which performs the greatest migration of any insect on the planet. http://www.huffingtonpost.com/homero-aridjis/mexico-monarch-survival_b_6501656.html?utm_hp_ref=world
I wrote about the race to find the wintering grounds of the monarchs, which Homer Aridjis recounts, in Vanity Fair http://blog.dispatchesfromthevanishingworld.com/?p=3727
Today, the milkweed in North America’s heartland is being snuffed by pesticides. Only three million monarchs made it to the volcanoes of Michoacan, Mexico, …Read More
Betty Aridjis writes :
Our letter addressed to Presidents Obama and Peña Nieto and Prime Minister Harper received excellent coverage in the Mexican and international media, and we were successful in getting the Monarch butterfly on the North American Leaders’ Summit agenda.
Here is the relevant paragraph from the joint statement released at the end of the …Read More
New Yorker, Dec 1st, 1986
BECAUSE California is such a crazy mosaic of habitats and plant communities, many of the nation’s rarest butterflies are found there. Lange’s metalmark, for instance, a fiery-red variety of the normally orange-and-gray Mormon metalmark, lives on the Antioch Dunes, east of San Francisco, and has a total range of only fifty …Read More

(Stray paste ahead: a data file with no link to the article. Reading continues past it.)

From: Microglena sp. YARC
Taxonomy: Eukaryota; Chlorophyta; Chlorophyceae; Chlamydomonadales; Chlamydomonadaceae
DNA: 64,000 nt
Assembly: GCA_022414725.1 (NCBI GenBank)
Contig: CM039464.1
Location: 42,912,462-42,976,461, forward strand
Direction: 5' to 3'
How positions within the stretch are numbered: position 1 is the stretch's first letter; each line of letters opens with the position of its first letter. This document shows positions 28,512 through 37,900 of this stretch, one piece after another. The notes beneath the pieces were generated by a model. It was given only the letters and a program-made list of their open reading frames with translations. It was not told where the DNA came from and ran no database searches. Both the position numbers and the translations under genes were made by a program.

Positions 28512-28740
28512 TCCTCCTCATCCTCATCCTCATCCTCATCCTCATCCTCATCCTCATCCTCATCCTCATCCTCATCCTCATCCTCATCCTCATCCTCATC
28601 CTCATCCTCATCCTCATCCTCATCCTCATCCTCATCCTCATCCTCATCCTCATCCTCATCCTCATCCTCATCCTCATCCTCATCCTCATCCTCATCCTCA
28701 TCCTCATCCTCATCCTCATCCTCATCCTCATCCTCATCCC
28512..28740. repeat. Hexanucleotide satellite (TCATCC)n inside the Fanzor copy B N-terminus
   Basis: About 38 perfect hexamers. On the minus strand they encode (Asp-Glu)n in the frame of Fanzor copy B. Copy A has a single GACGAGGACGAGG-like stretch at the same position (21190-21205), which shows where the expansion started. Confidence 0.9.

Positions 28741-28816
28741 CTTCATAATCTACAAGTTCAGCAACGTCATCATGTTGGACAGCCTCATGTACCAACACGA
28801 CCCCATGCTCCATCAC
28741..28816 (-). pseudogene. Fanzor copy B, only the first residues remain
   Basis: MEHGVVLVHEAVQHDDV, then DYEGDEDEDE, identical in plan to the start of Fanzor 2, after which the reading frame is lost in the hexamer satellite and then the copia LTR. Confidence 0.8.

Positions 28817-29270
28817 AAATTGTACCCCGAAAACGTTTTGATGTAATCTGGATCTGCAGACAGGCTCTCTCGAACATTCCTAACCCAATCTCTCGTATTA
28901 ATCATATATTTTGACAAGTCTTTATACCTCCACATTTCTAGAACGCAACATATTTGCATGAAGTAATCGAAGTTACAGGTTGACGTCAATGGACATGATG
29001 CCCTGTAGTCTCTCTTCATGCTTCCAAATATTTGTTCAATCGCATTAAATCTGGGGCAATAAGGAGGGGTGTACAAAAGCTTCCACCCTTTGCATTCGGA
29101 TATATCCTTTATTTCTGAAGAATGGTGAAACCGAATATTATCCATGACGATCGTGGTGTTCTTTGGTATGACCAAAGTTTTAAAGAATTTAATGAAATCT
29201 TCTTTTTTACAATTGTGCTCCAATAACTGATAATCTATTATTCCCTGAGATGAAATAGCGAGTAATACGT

Dear Mr Shoumatoff,
I thought you might be interested to see an image of your ‘family’ hairstreak. It was taken on Sunday last at Bluefield’s in Western Jamaica and is the third I have seen in the area since March 2007. This is a new location for it. Most challenging to photograph to say the least …Read More
I finally turned in last Saturday the huge piece I’d been working on for weeks, having hardly any contact with anything except my computer, and virtually no contact at all with the natural world. Spring was arriving without me. I played golf at the San Rafael Golf Club on the Isle Bizard, which is off …Read More
“One afternoon while sitting in the white-washed stone, restored barn gallery where I had a show a few years ago, I became mesmerized by the efforts of a moth fluttering persistently against a window in its attempt to follow the light. The poignancy of that struggle touched me deeply, as it has so many times …Read More
By Alex Shoumatoff
A somewhat different version of this appeared in the September-October 2005 Audubon Magazine.
In the l970s I was the resident naturalist at a nature sanctuary in Mount Kisco, New York, an hour north of the city. On our Sunday morning bird walks we noticed species that were unusual in this far north, : …Read More